Childhood friend Donald R Douglas was Scully’s lab assistant.

Sunshine Synthesizers Scully Sand

Back East

In 1965 Millbrook created the Original Kleptonian Neo-American Church, whose clergy members, known as Boo Hoos, administered sacraments in the form of psychedelic drugs.

In September 1966, Timothy Leary formed the League for Spiritual Discovery (Advocates the free pursuit of spiritual enlightenment and religious practice by all persons, including those who use entheogenic substances as a Sacrament) as a religion that incorporated psychedelics drugs as sacraments.

Sometime after that he wrote a letter appointing Nick Sand as alchemist for the League for Spiritual Discovery and instructing law enforcement officials not to impede his work.

Sand began relationship with Jill Henry who was also a part of the Millbrook group.

Nick made a trip to California and  visited Owsley Stanley’s Point Richmond Lab. Owsley suggested to Sand that he should move to California.

Sunshine Synthesizers Scully Sand

LSD illegal

October 6, 1966:  LSD became illegal in California. Owsley and Scully closed CA lab and decided to set up a new lab in Colorado. Scully’s friend Donald Douglas remained in CA to help set up a tableting operation for future supply in Orinda, CA.

December 8, 1966: DEA agent Aiden Hendrix reported that Donald Douglass had purchased bulk amounts of chemicals used for illicit drug making.

By early 1967, Scully had set up the new lab in the basement of a house across the street from the Denver zoo. He and Owsley worked there together, but eventually Owsley returned to CA for tableting of the LSD.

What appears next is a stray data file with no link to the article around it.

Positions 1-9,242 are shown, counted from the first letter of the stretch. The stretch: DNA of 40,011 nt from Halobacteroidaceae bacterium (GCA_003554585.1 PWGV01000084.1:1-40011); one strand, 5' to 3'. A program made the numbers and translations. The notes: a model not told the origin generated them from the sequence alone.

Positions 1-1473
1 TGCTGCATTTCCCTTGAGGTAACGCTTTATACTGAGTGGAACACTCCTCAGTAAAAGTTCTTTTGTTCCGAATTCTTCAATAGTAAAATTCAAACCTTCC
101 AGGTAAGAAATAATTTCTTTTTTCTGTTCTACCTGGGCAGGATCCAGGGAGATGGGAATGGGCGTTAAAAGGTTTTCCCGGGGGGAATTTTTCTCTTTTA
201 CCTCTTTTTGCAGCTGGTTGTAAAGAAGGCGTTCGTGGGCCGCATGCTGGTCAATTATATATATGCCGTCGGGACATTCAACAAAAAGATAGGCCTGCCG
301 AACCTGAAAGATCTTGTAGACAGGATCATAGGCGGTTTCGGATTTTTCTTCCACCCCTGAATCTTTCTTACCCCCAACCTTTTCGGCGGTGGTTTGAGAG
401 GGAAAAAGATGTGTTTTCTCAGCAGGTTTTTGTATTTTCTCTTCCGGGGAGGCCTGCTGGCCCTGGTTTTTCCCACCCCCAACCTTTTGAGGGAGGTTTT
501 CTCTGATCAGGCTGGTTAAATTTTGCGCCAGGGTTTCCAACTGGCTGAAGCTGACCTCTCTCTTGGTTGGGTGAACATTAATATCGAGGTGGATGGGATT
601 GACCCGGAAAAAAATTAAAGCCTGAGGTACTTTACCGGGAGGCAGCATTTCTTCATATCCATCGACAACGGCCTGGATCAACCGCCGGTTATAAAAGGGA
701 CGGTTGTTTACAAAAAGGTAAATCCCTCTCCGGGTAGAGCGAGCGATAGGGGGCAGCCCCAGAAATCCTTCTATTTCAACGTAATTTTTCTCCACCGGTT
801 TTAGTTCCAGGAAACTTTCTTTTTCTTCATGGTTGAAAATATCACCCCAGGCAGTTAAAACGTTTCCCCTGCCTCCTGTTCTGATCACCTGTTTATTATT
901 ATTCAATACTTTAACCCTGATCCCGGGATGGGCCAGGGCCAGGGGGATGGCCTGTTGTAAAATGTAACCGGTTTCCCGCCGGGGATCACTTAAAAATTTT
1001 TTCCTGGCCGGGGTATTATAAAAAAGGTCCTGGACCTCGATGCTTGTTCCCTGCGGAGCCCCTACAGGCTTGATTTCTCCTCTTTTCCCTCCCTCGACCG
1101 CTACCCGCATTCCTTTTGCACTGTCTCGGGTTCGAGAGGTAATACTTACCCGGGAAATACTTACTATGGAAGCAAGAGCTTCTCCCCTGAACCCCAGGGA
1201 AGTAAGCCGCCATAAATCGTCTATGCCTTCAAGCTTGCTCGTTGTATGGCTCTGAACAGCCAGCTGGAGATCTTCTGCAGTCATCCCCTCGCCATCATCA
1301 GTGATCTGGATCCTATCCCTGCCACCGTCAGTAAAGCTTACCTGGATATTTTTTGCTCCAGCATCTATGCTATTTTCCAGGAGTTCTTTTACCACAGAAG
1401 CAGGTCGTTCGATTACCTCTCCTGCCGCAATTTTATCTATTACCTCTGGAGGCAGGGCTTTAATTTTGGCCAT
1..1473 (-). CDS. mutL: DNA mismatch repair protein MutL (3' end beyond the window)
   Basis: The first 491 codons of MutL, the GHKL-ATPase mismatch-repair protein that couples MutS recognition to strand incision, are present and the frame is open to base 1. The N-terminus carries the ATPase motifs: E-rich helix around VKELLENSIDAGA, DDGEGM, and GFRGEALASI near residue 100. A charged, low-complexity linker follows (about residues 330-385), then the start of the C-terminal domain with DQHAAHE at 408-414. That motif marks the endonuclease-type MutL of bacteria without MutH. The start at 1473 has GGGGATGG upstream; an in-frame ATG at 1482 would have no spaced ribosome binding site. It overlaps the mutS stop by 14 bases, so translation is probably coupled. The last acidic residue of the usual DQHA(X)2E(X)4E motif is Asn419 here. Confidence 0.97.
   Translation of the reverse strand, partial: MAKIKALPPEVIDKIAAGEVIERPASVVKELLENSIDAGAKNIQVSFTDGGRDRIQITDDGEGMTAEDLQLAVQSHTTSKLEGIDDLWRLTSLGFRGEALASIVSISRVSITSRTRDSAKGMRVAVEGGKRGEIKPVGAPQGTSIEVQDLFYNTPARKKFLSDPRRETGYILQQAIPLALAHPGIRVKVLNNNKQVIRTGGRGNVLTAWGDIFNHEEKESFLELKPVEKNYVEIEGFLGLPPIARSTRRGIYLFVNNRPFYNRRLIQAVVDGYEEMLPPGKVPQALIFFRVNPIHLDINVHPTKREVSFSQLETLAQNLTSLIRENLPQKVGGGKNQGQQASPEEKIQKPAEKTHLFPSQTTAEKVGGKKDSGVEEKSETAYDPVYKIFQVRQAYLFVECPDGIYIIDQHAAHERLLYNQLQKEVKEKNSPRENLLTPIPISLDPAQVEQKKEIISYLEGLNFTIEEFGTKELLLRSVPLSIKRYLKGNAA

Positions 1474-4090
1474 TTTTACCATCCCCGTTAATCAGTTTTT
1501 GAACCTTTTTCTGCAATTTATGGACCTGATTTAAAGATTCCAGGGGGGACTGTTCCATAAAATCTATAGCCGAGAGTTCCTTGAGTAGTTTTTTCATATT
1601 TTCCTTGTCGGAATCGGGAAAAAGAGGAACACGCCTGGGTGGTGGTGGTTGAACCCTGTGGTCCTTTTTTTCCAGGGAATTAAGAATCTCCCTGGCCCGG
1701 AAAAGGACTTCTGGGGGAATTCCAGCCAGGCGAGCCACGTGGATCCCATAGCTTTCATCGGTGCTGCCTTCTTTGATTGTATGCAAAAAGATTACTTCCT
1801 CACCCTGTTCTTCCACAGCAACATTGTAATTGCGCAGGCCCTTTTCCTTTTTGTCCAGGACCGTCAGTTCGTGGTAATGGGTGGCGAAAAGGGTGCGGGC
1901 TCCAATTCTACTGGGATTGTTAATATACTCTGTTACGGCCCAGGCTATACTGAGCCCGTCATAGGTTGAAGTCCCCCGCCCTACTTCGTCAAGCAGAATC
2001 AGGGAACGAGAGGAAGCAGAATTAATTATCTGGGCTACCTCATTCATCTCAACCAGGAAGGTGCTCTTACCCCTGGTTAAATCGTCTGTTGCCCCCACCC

Authorities arrested Owsley on December 21, 1967. Tim Scully moved the lab to a different house in Denver after the arrest.

Owsley will be found guilty and sentenced to three years in prison.

Tim Scully had first met William “Billy” Mellon Hitchcock, grandson of William Larimer Mellon and great-great-grandson of Thomas Mellon, through Owsley in April 1967. Hitchcock loaned Scully $12,000 for the second Denver lab in 1968.

Sunshine Synthesizers Scully Sand

Sand West

February 1967: interested in the synthesizing of LSD, Sand and David Mantell began dismantling Bell Perfume Labs in preparation of moving west. In March, the two began driving across the country so to set up the lab in California.

They failed to stop at a weighing station in Dinosaur, Colorado; and when Nick refused to pay a fine to the arresting officer, both men were jailed.

April 1967: a search of the truck discovered drugs and laboratory equipment. Authorities charged both with federal controlled substance offenses. After many months of legal maneuvering, the charges against them were dropped because the search of their truck was eventually found to have been illegal.